But the wheels of change move whether we want them to or not. At the very least, Chisholm eased the door open for others to come. With 2020 on the not-so-distant horizon, the hunt is already on for the “Great Blue Hope,” a successor to rebuild the Democrats’ fractured party. Despite being immensely popular, former First Lady Michelle Obama has denied any future political aspirations, turning eyes to fresh faces on Capitol Hill.
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One name that’s been gaining traction is Kamala Harris, who recently became the first Indian-American and second African-American woman to enter the Senate. Following a brutal campaign against fellow Democrat Loretta Sanchez, Harris officially took over Barbara Boxer’s seat, joining Democrat Cory Booker of New Jersey and South Carolina Republican Tim Scott to bring the current number of Black senators to three.
Harris, an Oakland native, has emerged as a politician to watch, described by Politico senior Washington correspondent Anna Palmer thusly: “A lot of people think Harris is right in line to run for president as soon as she possibly can.”
Born to a Jamaican-American father and an Indian mother, the Howard University graduate has already drawn comparisons to President Obama, thanks in part to a shared biracial background and hopes of loftier ambitions. They’ve also received criticism for similar issues, Obama most recently following the 2016 slaying of five Dallas police officers and Harris over a decade earlier after she refused to seek the death penalty in a 2004 case surrounding the death of a city police officer.
Harris has become known for her commitment to the issues, going against her own party at times as she did in 2008 by refusing to uphold the state-passed Proposition 8. In 2013, she explained, “I declined to defend Proposition 8 because it violates the Constitution. The time has come for this right to be afforded to every citizen.” The Supreme Court would later overturn a federal ban, legalizing gay marriage nationwide in 2015.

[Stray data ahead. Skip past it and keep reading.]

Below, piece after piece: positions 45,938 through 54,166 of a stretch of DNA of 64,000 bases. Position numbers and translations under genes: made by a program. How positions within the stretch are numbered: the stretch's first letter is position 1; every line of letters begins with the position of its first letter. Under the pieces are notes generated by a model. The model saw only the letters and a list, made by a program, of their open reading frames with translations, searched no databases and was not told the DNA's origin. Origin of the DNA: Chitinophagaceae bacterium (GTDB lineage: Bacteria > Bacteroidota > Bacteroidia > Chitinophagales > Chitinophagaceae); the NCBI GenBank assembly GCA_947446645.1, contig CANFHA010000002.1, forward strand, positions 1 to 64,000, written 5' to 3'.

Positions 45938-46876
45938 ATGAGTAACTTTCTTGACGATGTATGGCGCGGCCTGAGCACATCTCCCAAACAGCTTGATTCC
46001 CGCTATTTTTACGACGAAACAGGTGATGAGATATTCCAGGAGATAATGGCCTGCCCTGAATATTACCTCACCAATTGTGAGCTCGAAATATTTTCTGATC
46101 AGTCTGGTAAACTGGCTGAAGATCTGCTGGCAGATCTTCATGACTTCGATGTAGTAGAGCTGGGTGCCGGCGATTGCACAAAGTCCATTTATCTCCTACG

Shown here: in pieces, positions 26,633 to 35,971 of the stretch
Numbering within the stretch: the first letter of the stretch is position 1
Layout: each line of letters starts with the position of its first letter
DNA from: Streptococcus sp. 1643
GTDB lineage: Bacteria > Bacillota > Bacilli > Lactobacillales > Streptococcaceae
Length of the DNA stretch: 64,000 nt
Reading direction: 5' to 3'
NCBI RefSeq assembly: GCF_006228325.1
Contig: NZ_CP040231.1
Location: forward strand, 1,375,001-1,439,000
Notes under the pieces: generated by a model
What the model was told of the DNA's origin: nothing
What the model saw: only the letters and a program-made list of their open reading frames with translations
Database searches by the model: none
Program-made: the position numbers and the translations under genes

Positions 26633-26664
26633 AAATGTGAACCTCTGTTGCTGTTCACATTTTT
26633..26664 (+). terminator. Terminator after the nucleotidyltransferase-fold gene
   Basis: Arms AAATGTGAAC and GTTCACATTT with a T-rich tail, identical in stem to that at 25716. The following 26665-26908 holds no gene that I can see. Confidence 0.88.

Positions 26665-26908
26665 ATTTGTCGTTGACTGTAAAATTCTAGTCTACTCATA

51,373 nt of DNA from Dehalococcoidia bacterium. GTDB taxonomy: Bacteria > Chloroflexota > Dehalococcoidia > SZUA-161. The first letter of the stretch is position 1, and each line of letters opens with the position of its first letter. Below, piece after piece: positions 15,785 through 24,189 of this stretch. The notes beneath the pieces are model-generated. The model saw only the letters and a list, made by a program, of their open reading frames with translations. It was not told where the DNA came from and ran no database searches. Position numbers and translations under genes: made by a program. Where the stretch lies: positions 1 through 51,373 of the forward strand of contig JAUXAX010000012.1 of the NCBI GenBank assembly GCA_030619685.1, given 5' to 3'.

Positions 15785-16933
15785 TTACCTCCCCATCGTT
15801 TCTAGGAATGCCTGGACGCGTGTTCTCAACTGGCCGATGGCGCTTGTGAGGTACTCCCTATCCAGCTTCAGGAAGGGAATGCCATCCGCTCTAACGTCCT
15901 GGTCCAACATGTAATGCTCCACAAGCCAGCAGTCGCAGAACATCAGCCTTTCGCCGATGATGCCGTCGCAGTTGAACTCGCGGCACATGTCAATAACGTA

Perhaps it could all come full circle, as the state that produced Ronald Reagan, whose presidency resulted in an unprecedented surge in the nation’s prison population, has also produced a woman dedicated to dismantling a history of systematic oppression.
For now, Harris remains focused on what lies ahead, reminding supporters that, “It is the very nature of this fight for civil rights and justice and equality that whatever gains we make, they will not be permanent. So, we must be vigilant. Do not despair. Do not be overwhelmed. Do not throw up our hands when it is time to roll up our sleeves and fight for who we are.”
No stranger to rolling up her own sleeves, the 52-year-old was sworn in as California’s 45th U.S. Senator in an entirely new political landscape. One where the promise of “draining the swamp” has been replaced with embattled nominees accused of being ill-equipped for their jobs. In Washington, seasoned politicians and Trump’s newcomers have continued to collide on Capitol Hill. It’s a fight welcomed by Harris as she seeks to oppose Trump on repealing Obamacare and his recent immigration ban.
It remains unclear if Harris will run for President, but, if nothing else, she serves as a reminder of what the future may hold and that future just may include a Black woman at the helm.